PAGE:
stainless? - 2CoolFishing
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Old 03-14-2009, 12:05 PM   #1
fishtails75
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bluemarlin stainless?

I do alot of light line fishing and conservation,and catch alot of fish that for the chance of survival,I sometimes have to cut the line closest to the hook as possible.I feel that it is a big challenge to catch a big fish on light line,but the risk of breaking off is greater and I always use non stainless hooks so that if I do get broke off,or leave the hook in, it rusts out quicker.Just something to think about.Fish-On!!!
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Old 03-15-2009, 02:49 AM   #2
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I never use stainless. I use mustad live bait hooks they rust out fast. I always file the bottom of the gape before useing.
Good point, even if not Line Class fishing.
BigMike
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Old 03-15-2009, 12:52 PM   #3
Swells
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A real good investment is a pair of fish pliers that can do split rings of various sizes. I fish mostly artificials so I'm always taking off treble hooks and putting on regular steel modified circle hooks, even assist hooks like the Japanese style (octopus hook, etc). Hooks are cheap fun then. Good point about crushing or filing down the barb, so catch 'n' release is easier.

Another line-class method I like is fishing soft plastics on a weighted hook. These are not jig-heads but the hook shank has some moulded or wrapped lead on it. Good for twitch, skip, or jerk fishing because they won't sink to the bottom.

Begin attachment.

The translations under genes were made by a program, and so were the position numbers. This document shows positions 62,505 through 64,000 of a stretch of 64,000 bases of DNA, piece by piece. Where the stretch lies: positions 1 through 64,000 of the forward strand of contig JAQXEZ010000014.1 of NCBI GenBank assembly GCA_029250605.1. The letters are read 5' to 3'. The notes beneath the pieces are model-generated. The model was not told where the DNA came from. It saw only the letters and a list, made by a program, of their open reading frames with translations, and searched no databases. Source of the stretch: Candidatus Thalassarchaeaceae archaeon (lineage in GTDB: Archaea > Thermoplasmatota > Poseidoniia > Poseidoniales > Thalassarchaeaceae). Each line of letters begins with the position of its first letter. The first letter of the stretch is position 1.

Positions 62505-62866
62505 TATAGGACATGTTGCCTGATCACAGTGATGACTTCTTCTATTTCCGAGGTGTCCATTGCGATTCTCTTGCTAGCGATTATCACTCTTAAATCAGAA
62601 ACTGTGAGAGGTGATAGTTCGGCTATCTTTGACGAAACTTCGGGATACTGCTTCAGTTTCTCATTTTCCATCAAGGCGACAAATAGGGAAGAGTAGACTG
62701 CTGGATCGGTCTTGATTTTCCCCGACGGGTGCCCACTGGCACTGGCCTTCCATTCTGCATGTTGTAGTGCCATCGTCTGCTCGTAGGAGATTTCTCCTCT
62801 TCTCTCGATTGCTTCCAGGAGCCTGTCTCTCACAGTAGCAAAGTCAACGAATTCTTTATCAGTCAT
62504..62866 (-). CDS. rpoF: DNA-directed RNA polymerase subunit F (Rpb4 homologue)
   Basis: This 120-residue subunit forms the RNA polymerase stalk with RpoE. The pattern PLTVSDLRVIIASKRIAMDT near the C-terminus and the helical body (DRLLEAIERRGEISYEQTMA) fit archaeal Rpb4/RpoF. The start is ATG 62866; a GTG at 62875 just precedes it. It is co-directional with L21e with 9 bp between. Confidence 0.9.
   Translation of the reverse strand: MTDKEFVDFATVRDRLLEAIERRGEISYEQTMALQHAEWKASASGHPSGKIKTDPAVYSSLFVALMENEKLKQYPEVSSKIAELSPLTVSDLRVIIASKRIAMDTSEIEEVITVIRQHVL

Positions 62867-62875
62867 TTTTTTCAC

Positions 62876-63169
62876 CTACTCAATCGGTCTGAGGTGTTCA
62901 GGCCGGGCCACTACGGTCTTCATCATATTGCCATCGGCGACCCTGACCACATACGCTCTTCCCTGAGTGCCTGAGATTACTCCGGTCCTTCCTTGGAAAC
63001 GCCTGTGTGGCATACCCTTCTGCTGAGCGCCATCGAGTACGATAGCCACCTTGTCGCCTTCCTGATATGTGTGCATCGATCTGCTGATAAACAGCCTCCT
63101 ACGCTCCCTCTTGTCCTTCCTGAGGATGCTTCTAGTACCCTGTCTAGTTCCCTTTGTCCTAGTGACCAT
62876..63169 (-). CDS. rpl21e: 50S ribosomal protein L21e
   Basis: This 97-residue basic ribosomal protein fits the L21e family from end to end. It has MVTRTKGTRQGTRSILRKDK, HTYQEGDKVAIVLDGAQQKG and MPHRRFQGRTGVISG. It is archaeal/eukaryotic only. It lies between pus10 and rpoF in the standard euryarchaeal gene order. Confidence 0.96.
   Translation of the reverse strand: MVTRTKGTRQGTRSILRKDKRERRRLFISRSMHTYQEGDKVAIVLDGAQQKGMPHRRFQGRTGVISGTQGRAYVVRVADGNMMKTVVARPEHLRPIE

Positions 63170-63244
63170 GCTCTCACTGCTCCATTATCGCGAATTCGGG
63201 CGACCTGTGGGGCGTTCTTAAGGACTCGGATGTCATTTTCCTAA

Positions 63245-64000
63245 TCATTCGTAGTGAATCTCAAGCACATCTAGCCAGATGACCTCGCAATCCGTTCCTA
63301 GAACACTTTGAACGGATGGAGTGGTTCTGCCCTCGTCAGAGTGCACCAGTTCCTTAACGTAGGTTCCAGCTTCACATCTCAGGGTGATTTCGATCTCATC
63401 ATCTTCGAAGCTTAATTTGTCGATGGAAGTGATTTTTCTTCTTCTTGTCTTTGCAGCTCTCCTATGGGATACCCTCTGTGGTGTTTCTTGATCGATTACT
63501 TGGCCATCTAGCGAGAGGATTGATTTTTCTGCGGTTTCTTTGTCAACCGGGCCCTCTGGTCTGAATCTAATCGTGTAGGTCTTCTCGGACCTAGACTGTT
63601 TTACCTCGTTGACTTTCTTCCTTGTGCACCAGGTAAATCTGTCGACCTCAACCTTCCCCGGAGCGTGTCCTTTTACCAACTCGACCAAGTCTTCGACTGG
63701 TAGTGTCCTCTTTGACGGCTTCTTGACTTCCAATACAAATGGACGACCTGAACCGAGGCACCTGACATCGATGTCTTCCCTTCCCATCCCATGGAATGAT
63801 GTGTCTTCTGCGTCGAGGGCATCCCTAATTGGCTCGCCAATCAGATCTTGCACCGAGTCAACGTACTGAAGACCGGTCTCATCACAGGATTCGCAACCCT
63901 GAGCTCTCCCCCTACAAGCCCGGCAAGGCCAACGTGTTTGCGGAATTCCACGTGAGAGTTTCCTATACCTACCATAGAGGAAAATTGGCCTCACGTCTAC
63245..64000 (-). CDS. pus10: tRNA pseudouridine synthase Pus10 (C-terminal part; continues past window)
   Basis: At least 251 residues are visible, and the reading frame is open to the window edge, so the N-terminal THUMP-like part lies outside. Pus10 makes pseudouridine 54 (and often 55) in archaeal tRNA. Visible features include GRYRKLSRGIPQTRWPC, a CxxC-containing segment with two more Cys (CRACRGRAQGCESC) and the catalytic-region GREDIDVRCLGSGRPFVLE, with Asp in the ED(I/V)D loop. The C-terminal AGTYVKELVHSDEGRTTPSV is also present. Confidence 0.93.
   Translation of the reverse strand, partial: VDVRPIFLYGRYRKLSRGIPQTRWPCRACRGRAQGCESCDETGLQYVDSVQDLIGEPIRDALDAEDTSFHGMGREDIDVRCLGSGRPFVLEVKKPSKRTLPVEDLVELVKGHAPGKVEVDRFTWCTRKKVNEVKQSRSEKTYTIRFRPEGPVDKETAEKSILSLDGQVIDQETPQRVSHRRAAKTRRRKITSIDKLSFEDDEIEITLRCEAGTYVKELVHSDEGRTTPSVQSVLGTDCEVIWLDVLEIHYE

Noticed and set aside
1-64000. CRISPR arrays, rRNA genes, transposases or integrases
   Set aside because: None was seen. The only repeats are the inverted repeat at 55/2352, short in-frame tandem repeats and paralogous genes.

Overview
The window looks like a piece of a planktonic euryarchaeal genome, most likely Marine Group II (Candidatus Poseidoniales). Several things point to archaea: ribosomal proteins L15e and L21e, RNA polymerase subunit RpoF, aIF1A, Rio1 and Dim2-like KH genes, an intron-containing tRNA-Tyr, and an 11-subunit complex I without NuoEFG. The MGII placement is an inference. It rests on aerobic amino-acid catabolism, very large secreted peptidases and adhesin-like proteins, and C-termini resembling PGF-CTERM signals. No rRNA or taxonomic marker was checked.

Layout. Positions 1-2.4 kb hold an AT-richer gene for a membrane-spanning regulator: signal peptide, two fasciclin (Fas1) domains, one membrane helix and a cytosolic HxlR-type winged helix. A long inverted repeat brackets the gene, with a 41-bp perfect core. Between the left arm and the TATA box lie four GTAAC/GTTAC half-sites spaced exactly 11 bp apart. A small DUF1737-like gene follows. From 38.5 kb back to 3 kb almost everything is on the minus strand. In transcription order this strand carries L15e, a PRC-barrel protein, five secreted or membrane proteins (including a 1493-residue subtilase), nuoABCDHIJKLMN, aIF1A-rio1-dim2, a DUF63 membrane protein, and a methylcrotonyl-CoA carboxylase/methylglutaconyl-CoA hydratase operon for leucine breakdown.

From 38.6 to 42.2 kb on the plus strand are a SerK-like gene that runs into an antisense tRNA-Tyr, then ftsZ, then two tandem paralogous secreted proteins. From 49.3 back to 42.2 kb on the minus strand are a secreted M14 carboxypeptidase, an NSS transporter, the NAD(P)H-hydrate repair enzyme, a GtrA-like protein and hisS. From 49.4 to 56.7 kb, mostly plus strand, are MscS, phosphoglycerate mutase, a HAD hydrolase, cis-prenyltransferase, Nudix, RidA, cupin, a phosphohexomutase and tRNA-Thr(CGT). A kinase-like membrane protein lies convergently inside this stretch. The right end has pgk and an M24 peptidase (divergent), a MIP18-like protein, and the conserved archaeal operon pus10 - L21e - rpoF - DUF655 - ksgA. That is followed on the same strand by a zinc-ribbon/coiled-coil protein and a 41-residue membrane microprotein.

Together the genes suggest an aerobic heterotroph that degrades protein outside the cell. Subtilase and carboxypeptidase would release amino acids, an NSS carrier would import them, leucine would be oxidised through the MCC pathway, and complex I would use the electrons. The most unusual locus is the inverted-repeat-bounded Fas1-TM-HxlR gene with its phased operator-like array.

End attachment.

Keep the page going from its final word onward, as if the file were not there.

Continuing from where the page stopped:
Flies? If you can throw them 15 feet of more, you're good. I'm not a fly craftsman by any stretch of the imagination, but a weighted hook with a few golden hairs on it can be deadly - the more "poofy" and looking like a gold spoon the better. The big ones are used for tarpon, on a bigger J-hook of course.

Occasionally the fish won't eat artificials so free-lining is my next preference, always regular steel circle hooks and no stainless or treble hooks. Free-lining means no weights of any kind. For example, try live jumbo shrimp for snook and other inshore fish - a real treat. The method is especially effective at night under the lights. Don't worry, your live bait will try to get down to the bottom on its own, a very realistic presentation.

I mentioned skip fishing. That's a method of casting with a live or dead mullet for redfish. You need a fast reel for this, like 5:1 or more, but you crank very fast so the bait skips on top of the water. The blow-ups can be spectacular.

Watch your throwing weight versus your sinking weight and tight lines,
sam
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Old 07-15-2009, 04:46 PM   #4
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I agree fishtails. I never use stainless steel hooks.
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